Constant Vigilance: Classes or Structs in C#

I'm going to have a recurring theme on the blog from time to time. I'll probably have several, but this is the first. The theme here is constant vigilance. The same advice that Mad-Eye Moody gives to Harry Potter in the books. The constant vigilance theme will address poor coding habits that are encouraged by the tools we use. Don't get defensive just yet, and read on. If you disagree, I welcome your comments and will do my best to keep up.

Constant Vigilance

Classes or Structs in C#

Many of the tools we use, such as ORMs, require us to map to POCOs (Plain Old CLR Objects). WCF encourages POCOs for DataContracts for DTOs and SOAP Objects. This is all fine as they suit the needs of their intended purposes. There's absolutely nothing wrong with it at all. The problem is us. The more these tools are used the more the format becomes old hat. We get used to doing things this way and never question mimicking it in our own systems, even when it's not needed. Let's look at the basic differences between the two.

Classes

Classes are generally stored on the heap and are cleaned up when the garbage collector no longer detects any references and deems it safe to destroy. Classes are also generally passed by reference. In terms of C++, you're dealing with pointers. Albeit pointers that are managed and cleaned up for you. Keep in mind this is an overly simplistic view of classes and the same over simplicity holds true for the Structs section below. For a very in-depth analysis of stack vs heap, read this article by Eric Lippert.

Classes excel at a few things. They are good at/for:

  • Encapsulating Data
  • Hiding Data
  • Inheritance
  • Polymorphism
  • Composition
  • Abstraction

Keep that in mind when we look at the next section.

Structs

Structs are generally stored on the stack. This alone gives them an advantage over Classes. The stack is accessed quicker than the heap. Mind you, this is a micro-optimization and you're at the mercy of the JITer you're using. This also means that they are generally disposed of upon loss of scope, meaning you don't have to wait for garbage collection to run.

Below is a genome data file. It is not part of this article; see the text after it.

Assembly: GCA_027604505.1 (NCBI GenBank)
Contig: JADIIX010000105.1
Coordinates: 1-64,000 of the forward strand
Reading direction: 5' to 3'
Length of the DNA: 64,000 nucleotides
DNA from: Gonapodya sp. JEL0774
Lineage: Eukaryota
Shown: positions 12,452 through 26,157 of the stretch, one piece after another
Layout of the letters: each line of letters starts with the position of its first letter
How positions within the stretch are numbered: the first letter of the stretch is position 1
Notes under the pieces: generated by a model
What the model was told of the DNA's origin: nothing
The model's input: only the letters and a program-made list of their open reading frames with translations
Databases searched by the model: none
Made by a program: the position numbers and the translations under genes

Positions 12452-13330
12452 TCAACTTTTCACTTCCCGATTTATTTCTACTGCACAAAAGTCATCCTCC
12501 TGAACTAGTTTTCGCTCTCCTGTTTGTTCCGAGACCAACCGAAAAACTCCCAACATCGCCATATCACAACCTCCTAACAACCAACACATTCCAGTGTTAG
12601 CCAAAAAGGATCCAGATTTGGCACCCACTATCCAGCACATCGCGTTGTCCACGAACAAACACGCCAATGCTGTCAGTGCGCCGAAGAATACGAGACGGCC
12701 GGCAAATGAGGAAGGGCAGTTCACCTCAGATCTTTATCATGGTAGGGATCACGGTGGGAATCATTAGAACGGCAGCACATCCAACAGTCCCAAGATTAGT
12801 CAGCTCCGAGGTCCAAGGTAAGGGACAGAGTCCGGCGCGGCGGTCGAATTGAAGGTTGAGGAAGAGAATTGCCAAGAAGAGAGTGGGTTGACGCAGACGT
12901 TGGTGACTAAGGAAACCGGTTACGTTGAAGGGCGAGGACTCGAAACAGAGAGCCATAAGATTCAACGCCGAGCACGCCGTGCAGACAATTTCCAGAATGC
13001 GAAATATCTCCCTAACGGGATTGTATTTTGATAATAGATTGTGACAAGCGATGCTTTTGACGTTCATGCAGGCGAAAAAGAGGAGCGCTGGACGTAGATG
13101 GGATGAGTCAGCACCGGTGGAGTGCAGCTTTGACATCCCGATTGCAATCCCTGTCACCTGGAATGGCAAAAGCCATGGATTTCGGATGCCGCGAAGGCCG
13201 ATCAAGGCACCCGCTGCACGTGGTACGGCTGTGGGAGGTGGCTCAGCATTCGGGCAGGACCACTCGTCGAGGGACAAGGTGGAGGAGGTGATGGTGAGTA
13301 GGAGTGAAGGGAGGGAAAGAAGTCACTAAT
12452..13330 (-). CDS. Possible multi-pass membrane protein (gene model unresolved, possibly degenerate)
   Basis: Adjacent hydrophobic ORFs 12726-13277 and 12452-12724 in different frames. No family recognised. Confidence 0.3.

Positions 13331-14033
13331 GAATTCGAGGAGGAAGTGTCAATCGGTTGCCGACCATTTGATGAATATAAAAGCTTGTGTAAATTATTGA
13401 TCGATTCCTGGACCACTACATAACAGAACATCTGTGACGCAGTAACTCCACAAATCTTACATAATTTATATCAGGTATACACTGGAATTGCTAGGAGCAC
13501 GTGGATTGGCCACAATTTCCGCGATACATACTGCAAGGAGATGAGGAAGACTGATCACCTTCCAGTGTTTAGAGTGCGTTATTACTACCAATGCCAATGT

Structs are also good at a number of things, like:

  • Data Encapsulation
  • Polymorphism

So which should you use?

The answer, as always, is that it depends. Take a look at the lists above. Are you trying to hide implementation details? Use a Class. Are you taking advantage of abstraction, composition, or inheritance? Use a Class. Otherwise, you could use a Struct. I would even argue when you're using abstraction, if you're not inverting control, do you really need the abstract? True, you should strive to eliminate duplicate code, but sometimes it's worth a little exploration to see if one performs better than the other. Remember, it's a fine balancing act between a writing clean code and writing software that users want to use. If you're going to go against the grain though, make sure you comment as to why you are doing so.

Examples

Let's say that you need to handle some events that look like this.

public class MyClassCreatedEvent
{
    public int Id { get; set; }
    public DateTime Stamp { get; set; }

    public MyClassCreatedEvent(int id, DateTime stamp)
    {
        Id = id;
        Stamp = stamp;
    }
}

There's nothing wrong with this, but couldn't it be as simple as:

public struct MyClassCreatedEvent
{
    public int Id;
    public DateTime Stamp;

    public MyClassCreatedEvent(int id, DateTime stamp)
    {
        Id = id;
        Stamp = stamp;
    }
}

There really isn't much difference between the two, but there's no reason at this point to make it a Class. I say 'at this point' because you may need to change it down the road. That's okay. Software changes, it's inevitable. This is where YAGNI comes into play. If you don't need it right now, then don't waste effort on building it right now. This again is a balancing act, but the point is to not do more than you need to, because what you think you need may change tomorrow.

Alexander Kahoun

I'm a Software Engineer currently at Neudesic (http://neudesic.com). I'm also a Geek, Abstractionist, Recursionist, Technologist, Gamer, Husband, Dad, and Jedi Knight. I do what I love.

  • Gilbert, AZ, USA
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